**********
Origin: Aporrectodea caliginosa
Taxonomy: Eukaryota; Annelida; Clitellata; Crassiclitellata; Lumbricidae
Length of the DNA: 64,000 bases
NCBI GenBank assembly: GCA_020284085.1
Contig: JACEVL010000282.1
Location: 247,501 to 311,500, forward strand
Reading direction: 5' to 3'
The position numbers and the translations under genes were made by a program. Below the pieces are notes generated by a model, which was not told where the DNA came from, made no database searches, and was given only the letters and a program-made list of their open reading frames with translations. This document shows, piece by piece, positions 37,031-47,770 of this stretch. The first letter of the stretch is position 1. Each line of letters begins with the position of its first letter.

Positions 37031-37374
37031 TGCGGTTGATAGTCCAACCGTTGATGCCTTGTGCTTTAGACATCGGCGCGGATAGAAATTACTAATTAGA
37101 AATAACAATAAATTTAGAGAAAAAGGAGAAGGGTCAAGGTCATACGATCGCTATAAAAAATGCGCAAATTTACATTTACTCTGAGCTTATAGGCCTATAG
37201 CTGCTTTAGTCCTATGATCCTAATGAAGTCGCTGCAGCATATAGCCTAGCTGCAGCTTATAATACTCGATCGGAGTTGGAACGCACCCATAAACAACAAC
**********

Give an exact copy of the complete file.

Origin: Aporrectodea caliginosa
Taxonomy: Eukaryota; Annelida; Clitellata; Crassiclitellata; Lumbricidae
Length of the DNA: 64,000 bases
NCBI GenBank assembly: GCA_020284085.1
Contig: JACEVL010000282.1
Location: 247,501 to 311,500, forward strand
Reading direction: 5' to 3'
The position numbers and the translations under genes were made by a program. Below the pieces are notes generated by a model, which was not told where the DNA came from, made no database searches, and was given only the letters and a program-made list of their open reading frames with translations. This document shows, piece by piece, positions 37,031-47,770 of this stretch. The first letter of the stretch is position 1. Each line of letters begins with the position of its first letter.

Positions 37031-37374
37031 TGCGGTTGATAGTCCAACCGTTGATGCCTTGTGCTTTAGACATCGGCGCGGATAGAAATTACTAATTAGA
37101 AATAACAATAAATTTAGAGAAAAAGGAGAAGGGTCAAGGTCATACGATCGCTATAAAAAATGCGCAAATTTACATTTACTCTGAGCTTATAGGCCTATAG
37201 CTGCTTTAGTCCTATGATCCTAATGAAGTCGCTGCAGCATATAGCCTAGCTGCAGCTTATAATACTCGATCGGAGTTGGAACGCACCCATAAACAACAAC